To that end, forming a business entity as soon as you start developing your idea is a smart measure that will pay dividends. Having an LLC or other entity allows you to keep your personal and business expenses separate and avoids putting the finances of you and your family at risk. It might feel premature to take such a formal step so early in the process, especially if you’re still operating from a spare desk at your home or a separate folder on your laptop, but if you are serious enough to commit your time and money to make your idea work, you should be responsible enough to formalize it as the professional venture you want it to be. However, you also need to have a business bank account and keep the money separate from your personal accounts.

While you may have disentangled your business from your personal finances, there still exists the risk that your other professional life might quash your entrepreneurial dreams before they even have the chance to begin. While there are plenty of exceptions, anecdotal evidence would suggest that most ventures start as the side projects of those working in jobs that want to strike out on their own. And while trying to juggle a day job and a new venture can be hard enough in and of itself, there are other risks that come along with starting your own business while working for someone else’s.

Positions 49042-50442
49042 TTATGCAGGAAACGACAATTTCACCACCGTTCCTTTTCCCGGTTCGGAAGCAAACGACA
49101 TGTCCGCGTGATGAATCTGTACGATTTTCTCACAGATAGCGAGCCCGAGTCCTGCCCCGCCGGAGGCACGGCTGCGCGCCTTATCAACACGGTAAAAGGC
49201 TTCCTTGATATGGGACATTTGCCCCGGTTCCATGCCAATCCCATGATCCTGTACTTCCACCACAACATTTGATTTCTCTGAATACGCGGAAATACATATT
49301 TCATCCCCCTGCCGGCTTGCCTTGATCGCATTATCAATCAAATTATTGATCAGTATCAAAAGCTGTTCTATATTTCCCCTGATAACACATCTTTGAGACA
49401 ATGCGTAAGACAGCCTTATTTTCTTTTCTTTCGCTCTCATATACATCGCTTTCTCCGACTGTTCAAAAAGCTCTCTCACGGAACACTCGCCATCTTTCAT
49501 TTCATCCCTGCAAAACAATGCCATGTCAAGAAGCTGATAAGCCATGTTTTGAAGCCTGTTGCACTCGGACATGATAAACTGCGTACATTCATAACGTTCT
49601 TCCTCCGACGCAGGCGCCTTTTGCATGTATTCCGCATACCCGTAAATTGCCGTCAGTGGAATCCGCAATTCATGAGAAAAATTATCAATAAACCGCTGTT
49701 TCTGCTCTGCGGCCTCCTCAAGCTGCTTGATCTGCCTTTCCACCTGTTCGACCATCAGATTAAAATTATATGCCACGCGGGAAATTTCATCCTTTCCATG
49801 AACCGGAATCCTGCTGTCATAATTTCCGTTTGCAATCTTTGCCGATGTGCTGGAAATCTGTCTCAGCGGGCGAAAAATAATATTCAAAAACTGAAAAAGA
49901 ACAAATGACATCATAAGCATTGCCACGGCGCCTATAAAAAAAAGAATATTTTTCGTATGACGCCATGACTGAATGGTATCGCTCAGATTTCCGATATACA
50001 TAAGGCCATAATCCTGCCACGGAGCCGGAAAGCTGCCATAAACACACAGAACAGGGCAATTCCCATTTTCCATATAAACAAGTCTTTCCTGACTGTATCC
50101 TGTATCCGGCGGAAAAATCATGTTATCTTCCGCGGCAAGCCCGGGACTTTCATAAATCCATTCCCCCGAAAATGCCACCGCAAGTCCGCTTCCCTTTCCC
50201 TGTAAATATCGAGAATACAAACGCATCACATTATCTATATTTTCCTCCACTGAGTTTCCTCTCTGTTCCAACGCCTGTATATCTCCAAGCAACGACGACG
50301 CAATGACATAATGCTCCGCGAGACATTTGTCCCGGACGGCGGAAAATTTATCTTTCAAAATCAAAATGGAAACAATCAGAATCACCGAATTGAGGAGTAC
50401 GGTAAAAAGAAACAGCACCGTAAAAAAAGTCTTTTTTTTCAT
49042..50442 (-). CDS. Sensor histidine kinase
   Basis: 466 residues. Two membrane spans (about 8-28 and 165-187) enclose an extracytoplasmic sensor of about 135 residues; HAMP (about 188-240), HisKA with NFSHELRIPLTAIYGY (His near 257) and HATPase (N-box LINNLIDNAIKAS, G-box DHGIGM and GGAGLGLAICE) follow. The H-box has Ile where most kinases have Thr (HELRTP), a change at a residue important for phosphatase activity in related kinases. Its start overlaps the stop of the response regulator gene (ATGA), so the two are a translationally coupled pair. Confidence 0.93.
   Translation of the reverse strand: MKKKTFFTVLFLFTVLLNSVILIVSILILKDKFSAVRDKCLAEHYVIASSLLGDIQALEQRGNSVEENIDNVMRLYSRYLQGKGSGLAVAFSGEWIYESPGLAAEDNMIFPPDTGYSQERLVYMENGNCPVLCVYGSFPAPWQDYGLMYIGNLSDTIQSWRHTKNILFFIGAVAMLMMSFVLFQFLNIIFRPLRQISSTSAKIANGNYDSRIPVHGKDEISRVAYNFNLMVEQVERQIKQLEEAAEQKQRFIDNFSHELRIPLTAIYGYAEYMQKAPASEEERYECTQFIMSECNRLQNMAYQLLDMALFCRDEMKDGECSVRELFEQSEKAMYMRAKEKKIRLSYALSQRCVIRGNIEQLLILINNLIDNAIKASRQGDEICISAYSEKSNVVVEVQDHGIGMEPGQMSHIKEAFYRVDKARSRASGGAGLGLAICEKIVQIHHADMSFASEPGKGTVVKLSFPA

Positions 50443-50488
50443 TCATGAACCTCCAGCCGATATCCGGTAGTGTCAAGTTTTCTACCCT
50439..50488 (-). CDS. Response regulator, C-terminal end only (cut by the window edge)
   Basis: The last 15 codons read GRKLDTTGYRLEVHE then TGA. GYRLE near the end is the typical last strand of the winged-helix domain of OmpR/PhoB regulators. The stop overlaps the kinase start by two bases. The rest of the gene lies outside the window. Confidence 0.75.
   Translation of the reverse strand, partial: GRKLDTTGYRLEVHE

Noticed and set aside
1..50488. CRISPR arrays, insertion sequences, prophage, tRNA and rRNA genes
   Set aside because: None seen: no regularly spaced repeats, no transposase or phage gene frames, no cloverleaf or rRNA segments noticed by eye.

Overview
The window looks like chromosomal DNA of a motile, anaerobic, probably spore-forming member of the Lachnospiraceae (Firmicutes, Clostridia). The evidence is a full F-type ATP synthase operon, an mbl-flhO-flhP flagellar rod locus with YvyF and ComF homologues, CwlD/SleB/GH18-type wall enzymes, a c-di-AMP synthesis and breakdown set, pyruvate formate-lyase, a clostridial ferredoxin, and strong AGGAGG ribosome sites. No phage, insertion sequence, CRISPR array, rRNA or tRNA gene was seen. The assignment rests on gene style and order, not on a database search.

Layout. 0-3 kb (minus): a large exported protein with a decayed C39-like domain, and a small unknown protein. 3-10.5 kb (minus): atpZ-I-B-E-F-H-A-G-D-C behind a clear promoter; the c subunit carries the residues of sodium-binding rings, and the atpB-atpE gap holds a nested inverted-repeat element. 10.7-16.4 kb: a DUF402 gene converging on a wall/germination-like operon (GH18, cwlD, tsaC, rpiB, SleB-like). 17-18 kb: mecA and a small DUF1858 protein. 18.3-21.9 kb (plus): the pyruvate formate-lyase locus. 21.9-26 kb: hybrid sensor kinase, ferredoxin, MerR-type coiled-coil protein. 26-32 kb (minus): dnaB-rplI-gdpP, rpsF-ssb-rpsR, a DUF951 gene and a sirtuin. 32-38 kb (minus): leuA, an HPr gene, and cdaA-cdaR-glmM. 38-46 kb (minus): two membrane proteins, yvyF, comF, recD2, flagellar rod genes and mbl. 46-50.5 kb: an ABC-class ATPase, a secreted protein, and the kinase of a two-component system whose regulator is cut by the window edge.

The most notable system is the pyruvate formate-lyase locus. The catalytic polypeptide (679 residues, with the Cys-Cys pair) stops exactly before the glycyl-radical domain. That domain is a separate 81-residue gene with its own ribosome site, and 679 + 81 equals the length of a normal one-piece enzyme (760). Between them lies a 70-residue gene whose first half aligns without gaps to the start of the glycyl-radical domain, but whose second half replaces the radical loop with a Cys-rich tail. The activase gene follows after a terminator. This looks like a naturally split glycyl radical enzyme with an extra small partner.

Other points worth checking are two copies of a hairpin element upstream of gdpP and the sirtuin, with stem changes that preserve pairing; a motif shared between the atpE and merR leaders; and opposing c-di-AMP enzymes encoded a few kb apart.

Read the full article here.

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Business Ownership Tips Part 2: Working With Others

Here are tips for working most effectively with others when it comes to your business.